EL SEGUNDO, Calif. – Last season, Markus Granlund was the Vancouver Canucks version of a silent assassin. He didn’t say much, but he effectively went about hitting his target. This year, the soft-spoken Finn is just silent – in interviews and on the score sheet. With only two goals and a lone assist in his first 16 games of the 2017-18 National Hockey League season, Granlund shows no signs of the player who finished second on the team with 19 goals last season and led the hockey club in goals-per-game.

Much of that is due to his deployment this season under new head coach Travis Green. Granlund has spent almost all of his time on the left side of the Canucks' shutdown line with Brandon Sutter and Derek Dorsett. Whenever possible, Green has done his best to hard match that line against the top line on opposing teams.

Still, though, Granlund is second among Canuck forwards in ice time with next to nothing in the way of a bottom line. Averaging 17:08 per game this season (down 10 seconds per game from a year ago), the 24-year-old has struggled to get anything going offensively despite playing with a linemate (Dorsett) who leads the team with seven goals. Granlund’s lone assist so far came on a Dorsett empty-net goal in Buffalo more than three weeks ago.

He’s trying to remain confident the offence will flow and to help aid in that regard, Granlund is likely to find himself in a new role Tuesday when the Canucks face the Los Angeles Kings at Staples Center to wrap up a four-game road trip. At practice Monday he was moved to centre on a line with veterans Sam Gagner and Thomas Vanek. The team was shut out Saturday in San Jose and has scored just once in its past two games. Any contribution from Granlund would be a welcome one for a team suddenly searching for offence.

“Obviously, you want to score goals,” the low-key Granlund said after practice on Monday. “Of course, it’s frustrating and you have to keep working and hopefully they’ll come. I thought I had a couple of good chances last game. I just have to keep shooting the puck and be hungrier.”

Granlund played a season-low 12:23 against the Sharks and his past two outings have been his two lowest ice-times of the season. That’s a far cry from the 22:25 he logged in an overtime loss to Dallas just two weeks ago.

This is a contract year for Granlund who will be a restricted free agent on July 1, so the stakes are high. In the second year of a two-year deal with the Canucks, he is making $950,000 US with a $900,000 hit against the salary cap. Last year he was a bargain. This year, he is a player who needs to find his game if he hopes to cash in at season’s end.

A drop in his goal-production could have been expected considering his shooting percentage last season (15.6 per cent) was above his career average. In addition, the 19-goal season may prove to be an outlier given Granlund had never before scored more than eight goals in one campaign. But with just 24 shots in 16 games, his shot volume is off considerably this season so he’s not giving himself nearly as many opportunities to score as he did last year. Much of that is a result of playing on a line that is controlling fewer than half (49.3 per cent) of all even-strength shot attempts against the league’s elite.

As well, last season, Granlund scored three times and collected seven points averaging nearly two minutes per game on the power play. So far this season, his power play time has been reduced to an average of just 43 seconds per game. So he’s not getting the same opportunities to score that he was last season. And he was in better positions to contribute offensively splitting his time last season almost evenly between a line with the Sedins and one with Sutter and Loui Eriksson.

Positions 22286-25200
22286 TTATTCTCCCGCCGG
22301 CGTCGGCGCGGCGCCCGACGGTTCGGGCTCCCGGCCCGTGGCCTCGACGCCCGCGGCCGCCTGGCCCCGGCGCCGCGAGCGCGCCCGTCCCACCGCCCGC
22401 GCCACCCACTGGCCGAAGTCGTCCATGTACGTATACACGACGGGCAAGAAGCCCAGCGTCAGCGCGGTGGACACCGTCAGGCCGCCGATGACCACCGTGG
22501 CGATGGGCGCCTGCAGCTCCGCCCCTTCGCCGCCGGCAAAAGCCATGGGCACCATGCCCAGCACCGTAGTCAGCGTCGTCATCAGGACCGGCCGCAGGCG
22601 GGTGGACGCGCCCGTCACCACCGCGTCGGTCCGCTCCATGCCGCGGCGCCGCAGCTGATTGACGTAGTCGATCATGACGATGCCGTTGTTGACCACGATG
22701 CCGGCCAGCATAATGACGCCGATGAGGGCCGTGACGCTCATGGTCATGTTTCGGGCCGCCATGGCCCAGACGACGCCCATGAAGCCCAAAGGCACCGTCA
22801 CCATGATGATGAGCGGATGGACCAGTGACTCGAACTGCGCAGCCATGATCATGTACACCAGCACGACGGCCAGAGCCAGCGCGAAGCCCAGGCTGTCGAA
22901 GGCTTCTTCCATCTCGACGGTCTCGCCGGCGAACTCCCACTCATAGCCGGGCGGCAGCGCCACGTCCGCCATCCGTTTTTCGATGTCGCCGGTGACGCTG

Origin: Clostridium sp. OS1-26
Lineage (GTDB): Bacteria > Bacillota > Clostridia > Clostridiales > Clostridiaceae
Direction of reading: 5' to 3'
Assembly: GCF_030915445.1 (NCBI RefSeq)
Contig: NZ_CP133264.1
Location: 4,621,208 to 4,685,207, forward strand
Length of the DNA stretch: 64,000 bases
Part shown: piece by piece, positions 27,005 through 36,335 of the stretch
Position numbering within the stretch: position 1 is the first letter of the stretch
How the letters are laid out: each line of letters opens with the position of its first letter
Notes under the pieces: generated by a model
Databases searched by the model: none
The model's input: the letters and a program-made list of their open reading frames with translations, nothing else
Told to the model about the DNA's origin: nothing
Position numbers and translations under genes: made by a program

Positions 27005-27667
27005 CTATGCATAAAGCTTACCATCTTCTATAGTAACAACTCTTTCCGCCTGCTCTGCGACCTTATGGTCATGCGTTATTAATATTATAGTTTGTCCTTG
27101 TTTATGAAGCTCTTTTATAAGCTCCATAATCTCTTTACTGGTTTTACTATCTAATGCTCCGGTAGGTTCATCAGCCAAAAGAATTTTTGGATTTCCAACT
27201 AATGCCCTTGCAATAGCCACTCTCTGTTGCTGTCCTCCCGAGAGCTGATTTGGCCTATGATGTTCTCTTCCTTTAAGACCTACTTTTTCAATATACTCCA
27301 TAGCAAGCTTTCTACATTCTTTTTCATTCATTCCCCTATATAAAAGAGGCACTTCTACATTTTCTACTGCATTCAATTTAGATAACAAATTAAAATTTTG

Last season, Granlund (19) and Sutter (17) combined for 36 goals. Right now, as the Canucks approach the 20-game mark that duo has combined for three. This year the focus has been on defence first, which Granlund understands. Although he admits it’s tough to leave the rink after losses knowing the team could have used the kind of offensive boost he’s struggling to provide.

“You have to know your role and I’m okay with doing anything if the team wins,” he explains. “When you lose and you’re not scoring, it’s tough. You have to keep your head up and keep pushing.”

The Canucks stress offence will come as the result of solid defence and Granlund wants to believe that’s the case. But he’s gone six games now without a point and with two of his three points on the season coming in the same game (a 4-2 win in Buffalo when he scored his first goal of the season), he’s been blanked in 14 of the 16 games he suited up for (he missed a game last week in Calgary with an undisclosed upper body injury).

In tight games where a single goal – or even setting one up – could help the hockey club, Granlund hasn’t been able to make things happen yet this season. But the coach hasn’t lost faith in a player he looks to for contributions in other areas.

“He’s done a lot of good things that go unnoticed,” says Green. “He’s been a big part of our penalty kill and he’s been a big part of our shutdown line. I know offensively, he doesn’t have the numbers he would want. It’s not all about points, but if you asked him he’d like to score more. If he’s playing the middle, it might give him a little jump if we go there. But he’s done a lot of good things that go unnoticed to the average fan.”

Little things are good. All successful hockey teams need players who take care of details. But they also need players to put the puck in the net. Markus Granlund was that player last season for the Vancouver Canucks and they would like to see some of that in his game this year, too.

Granlund may never be one to make much noise, but a boost in his scoring would speak volumes and could go a long way to help the Canucks break out of a California goal drought.